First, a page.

In a survey held by the National Foundation for Infectious Diseases (NFID), it was revealed that just 49% of US adults intended to get their shots before the flu season from 2022 to 2023. The remaining 41% were either undecided or planned to refuse vaccination outright. This is despite 69% of correspondents agreeing that flu vaccinations were the best way to avoid medical complications or deaths related to the flu. Why are people expressing more skepticism regarding the flu vaccine? The survey’s more specific figures shine a light on this shift in perception.
Among respondents who did not want to take the vaccine, the NFID found two main trends. Some were unconcerned– 28% expressed confidence that they would never get the flu, while 20% thought that the flu was not especially serious. The remaining respondents were primarily motivated by skepticism regarding the vaccine. 41% of them expressed doubts about the shot’s efficacy, 39% were worried about potential side effects, while 24% went as far as to claim that the vaccine caused flu. Most worryingly of all, 1 and 5 of these respondents were more susceptible to complications related to the flu, yet they still did not plan to take their shots.
While this sudden shift could be attributed to several factors, the pandemic and COVID vaccination could explain a great deal. Per the NFID, American adults, by and large, are concerned about the safety of having their COVID and flu vaccinations at the same time. Among respondents who tested positive for COVID, 36% of them would opt into receiving both shots at the same time, if offered. 41% outright refused, while the remaining 23% were on the fence. It is also possible that widespread anti-COVID vaccine beliefs are to blame for some of these trends, as well. . In an interview with CNBC, Professor Liam Smeeth from the London School of Hygiene and Tropical Medicine expressed concerns that COVID hesitancy could feed into broader anti-vaccine sentiments. “I’m concerned it’s making people think: ‘oh, well, maybe the measles vaccine isn’t great either, and maybe these other vaccines aren’t great,” he elaborated.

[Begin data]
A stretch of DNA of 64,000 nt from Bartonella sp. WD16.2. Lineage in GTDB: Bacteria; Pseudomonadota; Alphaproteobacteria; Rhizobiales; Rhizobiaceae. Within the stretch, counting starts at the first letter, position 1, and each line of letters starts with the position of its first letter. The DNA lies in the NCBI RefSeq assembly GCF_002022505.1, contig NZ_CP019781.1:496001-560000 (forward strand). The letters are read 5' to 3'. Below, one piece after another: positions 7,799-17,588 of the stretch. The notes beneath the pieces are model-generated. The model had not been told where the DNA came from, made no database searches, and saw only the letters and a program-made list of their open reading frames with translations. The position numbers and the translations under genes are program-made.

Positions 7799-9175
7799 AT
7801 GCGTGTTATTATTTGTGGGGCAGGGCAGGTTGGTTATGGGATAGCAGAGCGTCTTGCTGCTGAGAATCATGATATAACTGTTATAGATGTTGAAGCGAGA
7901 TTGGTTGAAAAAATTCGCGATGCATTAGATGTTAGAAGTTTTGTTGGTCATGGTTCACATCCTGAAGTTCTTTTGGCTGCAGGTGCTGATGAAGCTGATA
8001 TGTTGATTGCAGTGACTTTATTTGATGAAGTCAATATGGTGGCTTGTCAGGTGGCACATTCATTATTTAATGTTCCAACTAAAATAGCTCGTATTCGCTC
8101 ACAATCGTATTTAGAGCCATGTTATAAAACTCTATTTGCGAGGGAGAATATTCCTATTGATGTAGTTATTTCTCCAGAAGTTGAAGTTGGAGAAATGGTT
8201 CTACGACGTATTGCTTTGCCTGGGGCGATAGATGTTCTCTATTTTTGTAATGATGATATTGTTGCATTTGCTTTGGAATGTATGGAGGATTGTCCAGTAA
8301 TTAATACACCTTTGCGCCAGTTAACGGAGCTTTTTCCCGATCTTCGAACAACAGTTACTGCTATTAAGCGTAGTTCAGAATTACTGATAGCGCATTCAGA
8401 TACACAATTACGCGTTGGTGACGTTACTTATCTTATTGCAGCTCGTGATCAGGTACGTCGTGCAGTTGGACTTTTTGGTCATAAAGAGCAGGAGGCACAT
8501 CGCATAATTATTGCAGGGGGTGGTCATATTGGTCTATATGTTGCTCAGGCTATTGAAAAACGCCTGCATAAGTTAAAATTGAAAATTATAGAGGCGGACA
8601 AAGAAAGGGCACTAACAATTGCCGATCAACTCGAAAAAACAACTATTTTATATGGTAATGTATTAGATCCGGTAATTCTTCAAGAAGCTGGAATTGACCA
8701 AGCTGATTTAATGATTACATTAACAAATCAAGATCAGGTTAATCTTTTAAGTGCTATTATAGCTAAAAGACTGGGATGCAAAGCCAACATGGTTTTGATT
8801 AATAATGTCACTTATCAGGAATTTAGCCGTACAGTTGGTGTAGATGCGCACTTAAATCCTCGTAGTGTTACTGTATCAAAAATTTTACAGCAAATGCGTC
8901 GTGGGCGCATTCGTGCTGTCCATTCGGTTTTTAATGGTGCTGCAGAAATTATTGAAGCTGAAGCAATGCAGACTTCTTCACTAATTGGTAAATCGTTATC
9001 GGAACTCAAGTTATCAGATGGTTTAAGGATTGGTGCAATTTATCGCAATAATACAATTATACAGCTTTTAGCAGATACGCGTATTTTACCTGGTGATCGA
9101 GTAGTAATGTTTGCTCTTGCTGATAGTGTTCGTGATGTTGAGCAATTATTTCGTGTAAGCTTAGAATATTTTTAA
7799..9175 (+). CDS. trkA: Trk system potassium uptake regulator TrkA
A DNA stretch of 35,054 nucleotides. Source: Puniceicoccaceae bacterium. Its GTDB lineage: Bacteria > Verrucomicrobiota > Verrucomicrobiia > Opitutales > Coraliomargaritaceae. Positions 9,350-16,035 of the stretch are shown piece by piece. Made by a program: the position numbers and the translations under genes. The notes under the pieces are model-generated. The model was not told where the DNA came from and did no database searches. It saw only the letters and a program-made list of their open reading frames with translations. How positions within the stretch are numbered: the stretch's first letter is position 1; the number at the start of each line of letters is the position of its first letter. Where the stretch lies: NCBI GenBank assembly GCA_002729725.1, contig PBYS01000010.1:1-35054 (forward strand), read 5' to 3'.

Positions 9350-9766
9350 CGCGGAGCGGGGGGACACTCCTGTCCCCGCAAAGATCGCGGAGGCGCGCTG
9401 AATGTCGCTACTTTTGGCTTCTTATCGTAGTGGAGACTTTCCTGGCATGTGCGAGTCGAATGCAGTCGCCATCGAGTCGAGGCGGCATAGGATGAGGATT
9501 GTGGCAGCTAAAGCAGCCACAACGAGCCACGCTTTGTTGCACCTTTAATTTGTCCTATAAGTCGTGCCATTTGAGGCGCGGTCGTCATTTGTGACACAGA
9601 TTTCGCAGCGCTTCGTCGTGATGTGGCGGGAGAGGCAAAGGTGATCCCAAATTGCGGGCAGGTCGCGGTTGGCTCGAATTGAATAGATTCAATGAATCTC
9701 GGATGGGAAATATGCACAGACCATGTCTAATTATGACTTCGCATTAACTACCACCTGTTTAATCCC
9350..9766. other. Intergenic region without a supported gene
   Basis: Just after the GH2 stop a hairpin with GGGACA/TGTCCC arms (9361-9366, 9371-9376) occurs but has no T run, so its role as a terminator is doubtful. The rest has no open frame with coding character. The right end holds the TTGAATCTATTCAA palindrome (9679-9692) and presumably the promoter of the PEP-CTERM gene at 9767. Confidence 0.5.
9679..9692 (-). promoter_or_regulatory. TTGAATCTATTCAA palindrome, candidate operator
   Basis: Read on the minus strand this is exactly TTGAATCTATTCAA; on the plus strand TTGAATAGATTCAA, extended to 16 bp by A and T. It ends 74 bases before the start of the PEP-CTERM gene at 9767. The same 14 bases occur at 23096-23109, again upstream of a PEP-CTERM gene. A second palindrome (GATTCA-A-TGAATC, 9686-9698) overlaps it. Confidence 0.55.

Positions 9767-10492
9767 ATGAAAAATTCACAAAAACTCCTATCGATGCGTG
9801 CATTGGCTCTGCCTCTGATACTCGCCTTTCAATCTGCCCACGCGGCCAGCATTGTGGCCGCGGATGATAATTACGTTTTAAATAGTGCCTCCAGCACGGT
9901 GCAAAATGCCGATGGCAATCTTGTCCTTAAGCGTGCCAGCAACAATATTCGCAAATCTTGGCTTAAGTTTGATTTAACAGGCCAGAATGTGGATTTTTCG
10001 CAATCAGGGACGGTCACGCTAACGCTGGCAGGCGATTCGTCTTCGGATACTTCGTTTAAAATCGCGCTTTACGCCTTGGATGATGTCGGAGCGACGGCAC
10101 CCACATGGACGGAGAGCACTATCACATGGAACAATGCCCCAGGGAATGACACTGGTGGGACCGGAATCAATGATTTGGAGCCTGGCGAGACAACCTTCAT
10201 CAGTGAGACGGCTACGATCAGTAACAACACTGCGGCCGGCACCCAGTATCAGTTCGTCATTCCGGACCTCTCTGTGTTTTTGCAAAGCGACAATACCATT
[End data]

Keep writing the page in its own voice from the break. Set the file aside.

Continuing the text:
Flu vaccines are a modern medical miracle. The effectiveness of flu vaccines can vary, depending on particular strains, but they typically provide around 40 to 60% effectiveness. Even when someone catches the flu, vaccination severely decreases the severity of the illness and the risk of further complications. This is especially important for people with autoimmune issues who would be put at risk if exposed to the flu. With many rare exceptions, it is generally recommended that people take their shots before the flu season. Ultimately, it is up to HCPs on all levels to educate the public on vaccines, their effectiveness, and their safety. Only then can these concerning trends be addressed, head on.